Imperfect Hindsight

Kissinger's critics may be justified in attacking his role in the Vietnam peace talks, but there is nothing to suggest that he was callous toward the fate of POWs

It is a reliable rule of statecraft that it is hard to win at the bargaining table what you are unable or unwilling to win on the battlefield. Henry Kissinger, a cold-eyed realist and practitioner of power politics, knew this well. During the four years that he negotiated America's exit from Vietnam, he regularly resisted those people -- ranging from Defense Secretary Melvin Laird to the doves in the Senate -- who wanted to speed up troop withdrawals and, in Kissinger's view, undercut U.S. leverage at the Paris peace talks. And after the peace accord was signed in January 1973, he...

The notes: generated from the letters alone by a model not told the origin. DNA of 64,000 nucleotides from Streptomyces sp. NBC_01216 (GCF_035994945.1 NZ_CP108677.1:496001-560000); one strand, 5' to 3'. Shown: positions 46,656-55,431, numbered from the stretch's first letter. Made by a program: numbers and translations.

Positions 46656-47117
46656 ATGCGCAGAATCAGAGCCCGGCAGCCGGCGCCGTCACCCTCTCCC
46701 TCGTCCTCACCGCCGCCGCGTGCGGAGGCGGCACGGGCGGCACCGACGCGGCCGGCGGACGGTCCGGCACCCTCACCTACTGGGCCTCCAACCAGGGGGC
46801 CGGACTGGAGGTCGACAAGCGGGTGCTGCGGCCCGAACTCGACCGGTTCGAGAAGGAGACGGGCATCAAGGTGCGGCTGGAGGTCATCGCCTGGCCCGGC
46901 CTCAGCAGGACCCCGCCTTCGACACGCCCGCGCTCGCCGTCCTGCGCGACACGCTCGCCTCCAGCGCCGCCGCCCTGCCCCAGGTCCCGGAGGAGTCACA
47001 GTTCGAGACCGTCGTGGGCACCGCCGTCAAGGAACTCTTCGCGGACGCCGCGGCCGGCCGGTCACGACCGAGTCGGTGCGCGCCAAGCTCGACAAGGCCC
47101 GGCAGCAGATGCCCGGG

Want the full story?

Subscribe Now


Learn more about the benefits of being a TIME subscriber

If you are already a subscriber sign up — registration is free!